Mental health experts: building support networks is critical

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The pandemic has taken a toll on mental health across the world. (Getty Images)

INDIANAPOLIS — For young adults experiencing anxiety or depression letting them know they’re not alone is step one.

Mental health experts say building a support network is critical. That can be with your friends, family, and most importantly professionals.

To help, try to meditate at least for 10 minutes a day to focus on your thoughts.

This advice is coming from Indy native and now author Zach Westerbeck. He took his own personal struggles with OCD and depression and wrote a book about it. Now he shares his story with college students across the country to help them understand, there’s help out there.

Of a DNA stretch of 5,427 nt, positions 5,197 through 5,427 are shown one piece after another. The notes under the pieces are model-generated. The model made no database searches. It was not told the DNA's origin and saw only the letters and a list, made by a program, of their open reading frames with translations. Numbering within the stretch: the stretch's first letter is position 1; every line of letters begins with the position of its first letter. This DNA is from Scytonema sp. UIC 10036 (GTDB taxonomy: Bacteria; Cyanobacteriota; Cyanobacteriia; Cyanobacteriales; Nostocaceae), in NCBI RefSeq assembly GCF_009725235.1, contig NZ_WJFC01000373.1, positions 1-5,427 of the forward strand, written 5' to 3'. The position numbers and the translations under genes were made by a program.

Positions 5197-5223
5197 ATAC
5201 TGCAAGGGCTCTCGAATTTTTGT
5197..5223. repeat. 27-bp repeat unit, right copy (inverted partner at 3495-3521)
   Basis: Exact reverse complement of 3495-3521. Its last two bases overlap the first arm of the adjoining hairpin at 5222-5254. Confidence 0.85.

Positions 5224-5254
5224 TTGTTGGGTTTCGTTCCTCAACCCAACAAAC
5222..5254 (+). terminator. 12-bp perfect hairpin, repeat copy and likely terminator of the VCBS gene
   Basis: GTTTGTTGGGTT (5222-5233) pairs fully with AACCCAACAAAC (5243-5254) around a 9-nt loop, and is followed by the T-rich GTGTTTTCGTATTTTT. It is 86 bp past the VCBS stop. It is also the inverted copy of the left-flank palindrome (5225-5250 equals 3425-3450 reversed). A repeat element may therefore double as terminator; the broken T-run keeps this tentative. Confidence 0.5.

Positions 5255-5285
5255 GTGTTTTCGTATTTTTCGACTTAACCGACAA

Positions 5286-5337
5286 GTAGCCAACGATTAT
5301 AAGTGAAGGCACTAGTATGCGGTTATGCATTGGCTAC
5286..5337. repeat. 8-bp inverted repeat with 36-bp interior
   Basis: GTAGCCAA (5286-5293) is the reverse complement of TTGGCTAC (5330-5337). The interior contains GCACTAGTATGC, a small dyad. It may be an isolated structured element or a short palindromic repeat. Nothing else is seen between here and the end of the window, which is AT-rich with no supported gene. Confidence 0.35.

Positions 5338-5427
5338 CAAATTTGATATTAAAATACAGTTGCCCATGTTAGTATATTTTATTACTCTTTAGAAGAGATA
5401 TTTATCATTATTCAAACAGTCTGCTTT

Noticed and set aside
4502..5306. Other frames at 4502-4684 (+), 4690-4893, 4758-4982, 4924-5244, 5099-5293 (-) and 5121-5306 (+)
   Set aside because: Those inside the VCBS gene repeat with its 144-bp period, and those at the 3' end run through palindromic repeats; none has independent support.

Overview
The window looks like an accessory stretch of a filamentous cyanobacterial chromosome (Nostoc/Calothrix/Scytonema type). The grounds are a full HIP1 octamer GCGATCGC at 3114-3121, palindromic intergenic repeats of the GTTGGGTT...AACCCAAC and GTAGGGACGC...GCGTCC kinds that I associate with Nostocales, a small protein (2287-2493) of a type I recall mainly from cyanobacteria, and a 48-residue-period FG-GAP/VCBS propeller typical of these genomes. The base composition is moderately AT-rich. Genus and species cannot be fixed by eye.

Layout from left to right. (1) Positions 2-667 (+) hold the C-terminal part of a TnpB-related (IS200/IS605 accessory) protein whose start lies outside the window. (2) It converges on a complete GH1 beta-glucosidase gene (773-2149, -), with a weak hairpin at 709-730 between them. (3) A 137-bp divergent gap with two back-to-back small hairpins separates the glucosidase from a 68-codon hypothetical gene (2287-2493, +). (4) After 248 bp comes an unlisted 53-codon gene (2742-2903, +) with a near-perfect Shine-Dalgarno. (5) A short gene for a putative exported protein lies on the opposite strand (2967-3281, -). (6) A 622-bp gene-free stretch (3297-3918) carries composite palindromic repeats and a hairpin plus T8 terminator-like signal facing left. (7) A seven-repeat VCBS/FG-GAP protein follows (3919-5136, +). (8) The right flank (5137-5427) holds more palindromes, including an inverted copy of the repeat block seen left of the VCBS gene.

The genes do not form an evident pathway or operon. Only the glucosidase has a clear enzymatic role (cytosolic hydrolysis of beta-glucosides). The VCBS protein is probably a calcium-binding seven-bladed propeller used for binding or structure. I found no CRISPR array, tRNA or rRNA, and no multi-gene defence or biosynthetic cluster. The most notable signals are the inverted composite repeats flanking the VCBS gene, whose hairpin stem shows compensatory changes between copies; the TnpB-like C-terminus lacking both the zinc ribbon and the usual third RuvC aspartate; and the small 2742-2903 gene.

“I was having thoughts of suicide from the moment I woke up, to the moment I went to bed,” said Westerbeck. “You’re not alone. There are millions of people worldwide that live and flourish diagnosable brain disorders, depression, anxiety – it doesn’t make you weak, weird, or different. It makes you human.”

Westerbeck wrote the book “You’re Not Alone” to share what he wishes he would have known when he was struggling. His best advice is to not be afraid to reach out to professionals. He says it could save your life.

For information on mental health recourses in Central Indiana, click here.

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